Straight Path Communications has settled with the FCC in its dispute over the usage of the spectrum it has been sitting on. There's good news and bad news in there for Straight Path.
The bad news is that they will be paying up to $100M in fines and giving up 20% of the company's spectrum licenses (see clarification below). $15M of that will be paid in installments over 9 months, and $85M will be paid if they don't sell their licenses within a year - and if they do sell them then 20% goes to the FCC. The problem was that in order to renew some of the company's spectrum holdings in the 39Ghz frequency range, the company got a bit too creative in satisfying the 'substantial service' requirements. They apparently put some equipment in place temporarily and then quickly decommissioned it, thus satisfying only their own lawyers. The trick let them keep sitting on spectrum without the expense of actually running a network.
The good news is that despite paying nine figures in fines, this settlement is being considered favorable. Now the path is clear for Straight Path to leverage its spectrum just as 5G looks like it is actually hungry for it. With the cloud that has been hanging over the company now dissipated, there is speculation that a bidding war may ensue for the 28Ghz and 39Ghz spectrum the company still holds.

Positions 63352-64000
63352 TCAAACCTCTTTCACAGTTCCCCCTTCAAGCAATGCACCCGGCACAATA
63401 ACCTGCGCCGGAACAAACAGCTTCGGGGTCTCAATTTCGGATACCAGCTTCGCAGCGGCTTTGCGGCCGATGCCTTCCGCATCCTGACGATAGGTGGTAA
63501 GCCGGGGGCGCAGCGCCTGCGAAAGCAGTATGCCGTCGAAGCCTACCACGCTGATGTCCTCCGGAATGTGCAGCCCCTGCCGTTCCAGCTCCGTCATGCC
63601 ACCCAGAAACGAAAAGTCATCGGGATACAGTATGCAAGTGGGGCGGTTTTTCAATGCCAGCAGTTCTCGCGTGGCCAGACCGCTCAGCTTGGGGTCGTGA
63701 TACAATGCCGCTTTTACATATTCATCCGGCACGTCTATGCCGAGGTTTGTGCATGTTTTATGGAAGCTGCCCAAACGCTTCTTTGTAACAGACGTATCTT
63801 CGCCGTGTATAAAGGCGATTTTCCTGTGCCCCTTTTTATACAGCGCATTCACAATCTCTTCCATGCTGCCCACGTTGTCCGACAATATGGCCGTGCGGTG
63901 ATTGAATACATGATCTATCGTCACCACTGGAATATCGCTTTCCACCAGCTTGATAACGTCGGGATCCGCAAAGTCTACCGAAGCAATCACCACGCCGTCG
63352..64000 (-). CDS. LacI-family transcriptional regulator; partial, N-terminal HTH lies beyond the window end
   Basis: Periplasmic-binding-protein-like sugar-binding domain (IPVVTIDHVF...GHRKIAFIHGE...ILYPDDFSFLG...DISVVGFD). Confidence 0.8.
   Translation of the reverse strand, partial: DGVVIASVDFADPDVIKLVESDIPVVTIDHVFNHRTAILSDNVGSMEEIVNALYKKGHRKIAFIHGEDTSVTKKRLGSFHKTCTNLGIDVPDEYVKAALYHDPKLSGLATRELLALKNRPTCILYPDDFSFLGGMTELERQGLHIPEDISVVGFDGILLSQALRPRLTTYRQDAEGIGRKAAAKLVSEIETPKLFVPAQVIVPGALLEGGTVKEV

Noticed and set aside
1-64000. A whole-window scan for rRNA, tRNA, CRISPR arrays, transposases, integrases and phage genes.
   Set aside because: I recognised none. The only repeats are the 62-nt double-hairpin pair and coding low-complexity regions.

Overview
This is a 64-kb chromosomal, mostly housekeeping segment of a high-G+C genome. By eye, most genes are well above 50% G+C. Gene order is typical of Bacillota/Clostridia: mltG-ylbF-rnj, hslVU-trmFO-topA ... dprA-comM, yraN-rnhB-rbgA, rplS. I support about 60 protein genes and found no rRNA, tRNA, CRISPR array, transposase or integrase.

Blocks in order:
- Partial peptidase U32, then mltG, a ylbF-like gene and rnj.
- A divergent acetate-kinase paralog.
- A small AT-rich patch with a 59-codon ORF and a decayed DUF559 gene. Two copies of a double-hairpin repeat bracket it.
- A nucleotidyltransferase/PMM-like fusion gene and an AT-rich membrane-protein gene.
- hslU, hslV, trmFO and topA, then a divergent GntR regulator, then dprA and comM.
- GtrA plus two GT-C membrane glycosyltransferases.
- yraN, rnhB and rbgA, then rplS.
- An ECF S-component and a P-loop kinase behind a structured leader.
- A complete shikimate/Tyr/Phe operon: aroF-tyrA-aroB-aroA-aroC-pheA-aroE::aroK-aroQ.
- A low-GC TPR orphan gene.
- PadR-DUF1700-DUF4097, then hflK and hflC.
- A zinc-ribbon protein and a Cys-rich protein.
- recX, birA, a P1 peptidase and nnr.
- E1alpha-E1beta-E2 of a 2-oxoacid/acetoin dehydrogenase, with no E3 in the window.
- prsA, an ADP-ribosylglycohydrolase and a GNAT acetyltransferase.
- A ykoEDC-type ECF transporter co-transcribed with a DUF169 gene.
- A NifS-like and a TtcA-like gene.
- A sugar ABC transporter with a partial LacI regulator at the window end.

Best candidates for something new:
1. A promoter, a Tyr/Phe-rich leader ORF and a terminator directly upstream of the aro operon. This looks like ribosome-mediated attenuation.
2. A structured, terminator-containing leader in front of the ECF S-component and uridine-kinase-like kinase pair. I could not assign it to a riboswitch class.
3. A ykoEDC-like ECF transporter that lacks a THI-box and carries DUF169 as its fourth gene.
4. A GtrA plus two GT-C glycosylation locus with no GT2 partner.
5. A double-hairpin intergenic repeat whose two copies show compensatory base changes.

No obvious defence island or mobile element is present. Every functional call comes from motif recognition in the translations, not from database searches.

Maybe now we will get a better idea of just what this once hapless swath of spectrum is worth today. Has it gone up since the purchase of XO by Verizon was announced? (That deal should close soon).
Followup: According to StraightPath, the actual number of meaningful licenses they are returning is 93 out of a total of 828 Economic Area licenses, or 11% rather than 20% -- the balance being legacy licenses without material value.
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